Gastrointestinal System Disorders Q 140 - Gyan Darpan : Learning Portal
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Thursday 14 April 2022

Gastrointestinal System Disorders Q 140

Kevin has a history of peptic ulcer disease and vomits coffee-ground emesis. What does this indicate?
    A. He has fresh, active upper GI bleeding.
    B. He needs immediate saline gastric lavage.
    C. His gastric bleeding occurred 2 hours earlier.
    D. He needs a transfusion of packed RBCs.

Correct Answer: C. His gastric bleeding occurred 2 hours earlier.

Coffee-ground emesis occurs when there is upper GI bleeding that has undergone gastric digestion. For blood to appear as coffee-ground emesis, it would have to be digested for approximately 2 hours. The term “coffee-grounds” describes gastric aspirate or vomitus that contains dark specks of old blood. UGIB is classified as any blood loss from a gastrointestinal source above the ligament of Treitz.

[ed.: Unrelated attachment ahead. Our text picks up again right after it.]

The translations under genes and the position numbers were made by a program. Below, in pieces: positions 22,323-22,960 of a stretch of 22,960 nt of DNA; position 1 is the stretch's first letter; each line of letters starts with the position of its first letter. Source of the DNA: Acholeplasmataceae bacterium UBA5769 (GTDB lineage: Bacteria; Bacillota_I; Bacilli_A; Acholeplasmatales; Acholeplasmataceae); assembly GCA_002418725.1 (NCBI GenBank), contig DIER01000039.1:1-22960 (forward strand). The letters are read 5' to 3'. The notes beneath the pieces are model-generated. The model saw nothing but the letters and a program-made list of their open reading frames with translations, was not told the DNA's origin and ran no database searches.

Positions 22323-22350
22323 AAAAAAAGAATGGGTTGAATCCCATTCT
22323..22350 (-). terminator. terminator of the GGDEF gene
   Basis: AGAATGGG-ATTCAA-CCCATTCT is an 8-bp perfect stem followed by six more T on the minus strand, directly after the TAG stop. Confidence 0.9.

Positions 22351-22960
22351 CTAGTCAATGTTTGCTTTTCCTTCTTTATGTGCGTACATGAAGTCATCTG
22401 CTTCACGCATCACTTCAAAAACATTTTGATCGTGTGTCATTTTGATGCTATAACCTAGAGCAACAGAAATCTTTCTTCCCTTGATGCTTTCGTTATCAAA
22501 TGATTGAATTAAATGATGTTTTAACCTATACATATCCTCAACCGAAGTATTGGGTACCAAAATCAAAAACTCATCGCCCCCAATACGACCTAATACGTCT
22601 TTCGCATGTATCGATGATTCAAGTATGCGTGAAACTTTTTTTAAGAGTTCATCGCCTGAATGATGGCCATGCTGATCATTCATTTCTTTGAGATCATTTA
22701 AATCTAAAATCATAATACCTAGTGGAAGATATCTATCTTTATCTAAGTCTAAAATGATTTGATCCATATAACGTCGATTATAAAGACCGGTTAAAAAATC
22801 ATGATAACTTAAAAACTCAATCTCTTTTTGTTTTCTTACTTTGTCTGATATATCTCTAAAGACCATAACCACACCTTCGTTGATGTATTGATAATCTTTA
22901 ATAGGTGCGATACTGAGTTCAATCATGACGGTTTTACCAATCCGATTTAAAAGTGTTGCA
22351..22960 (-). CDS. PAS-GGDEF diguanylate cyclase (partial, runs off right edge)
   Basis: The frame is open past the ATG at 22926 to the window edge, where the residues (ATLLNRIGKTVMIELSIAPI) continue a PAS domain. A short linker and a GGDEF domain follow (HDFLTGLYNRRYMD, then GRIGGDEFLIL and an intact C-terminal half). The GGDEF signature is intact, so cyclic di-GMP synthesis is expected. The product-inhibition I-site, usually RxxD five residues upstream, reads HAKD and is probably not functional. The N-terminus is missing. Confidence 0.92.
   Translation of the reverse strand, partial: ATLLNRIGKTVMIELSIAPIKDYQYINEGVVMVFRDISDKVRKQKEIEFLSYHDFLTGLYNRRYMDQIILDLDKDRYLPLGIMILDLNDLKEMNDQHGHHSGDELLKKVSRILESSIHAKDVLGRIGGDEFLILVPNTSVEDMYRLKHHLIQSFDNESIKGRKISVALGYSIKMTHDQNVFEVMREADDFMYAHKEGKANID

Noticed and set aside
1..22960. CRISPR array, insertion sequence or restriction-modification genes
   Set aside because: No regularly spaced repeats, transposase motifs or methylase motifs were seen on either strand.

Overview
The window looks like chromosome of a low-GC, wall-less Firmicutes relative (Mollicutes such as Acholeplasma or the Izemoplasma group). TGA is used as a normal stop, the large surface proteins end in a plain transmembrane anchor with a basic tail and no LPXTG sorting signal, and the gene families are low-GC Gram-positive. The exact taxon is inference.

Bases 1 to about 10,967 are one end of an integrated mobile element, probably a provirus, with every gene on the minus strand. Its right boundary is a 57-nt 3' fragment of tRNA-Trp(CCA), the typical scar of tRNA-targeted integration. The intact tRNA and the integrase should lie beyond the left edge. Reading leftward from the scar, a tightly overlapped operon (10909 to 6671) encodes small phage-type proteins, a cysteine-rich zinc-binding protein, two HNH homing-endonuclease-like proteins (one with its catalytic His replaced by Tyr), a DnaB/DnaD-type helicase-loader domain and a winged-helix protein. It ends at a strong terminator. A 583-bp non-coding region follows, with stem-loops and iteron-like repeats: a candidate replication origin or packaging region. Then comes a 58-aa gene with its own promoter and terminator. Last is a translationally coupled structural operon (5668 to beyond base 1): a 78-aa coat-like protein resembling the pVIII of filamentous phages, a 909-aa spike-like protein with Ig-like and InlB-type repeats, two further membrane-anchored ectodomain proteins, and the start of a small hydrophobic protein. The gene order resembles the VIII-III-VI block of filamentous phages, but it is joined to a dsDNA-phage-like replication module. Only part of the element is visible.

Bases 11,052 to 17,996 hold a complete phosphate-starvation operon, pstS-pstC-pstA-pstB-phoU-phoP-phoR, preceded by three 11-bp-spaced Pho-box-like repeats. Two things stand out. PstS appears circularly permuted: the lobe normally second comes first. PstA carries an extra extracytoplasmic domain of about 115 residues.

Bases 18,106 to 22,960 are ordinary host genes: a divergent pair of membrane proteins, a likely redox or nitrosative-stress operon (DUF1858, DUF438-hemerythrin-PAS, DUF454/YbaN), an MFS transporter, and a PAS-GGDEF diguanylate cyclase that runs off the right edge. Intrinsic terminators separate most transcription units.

Option A: The clinical presentation can vary but should be well-characterized. Hematemesis is the overt bleeding with vomiting of fresh blood or clots. Patients may also present with syncope or orthostatic hypotension if bleeding is severe enough to cause hemodynamic instability.
Option B: Patients must have a minimum of two large-bore peripheral access catheters (at least 18-gauge). Intravenous fluids should be administered to maintain adequate blood pressure and hemodynamic stability. If patients are not able to protect their airways or have ongoing severe hematemesis, elective endotracheal intubation is advised.
Option D: Blood transfusions should be given to target a hematocrit above 20%, with a hematocrit above 30% targeted in high-risk patients, such as the elderly and patients with coronary artery disease. There is no evidence that higher targets for hematocrit goals should be sought as that higher targets can even be deleterious.

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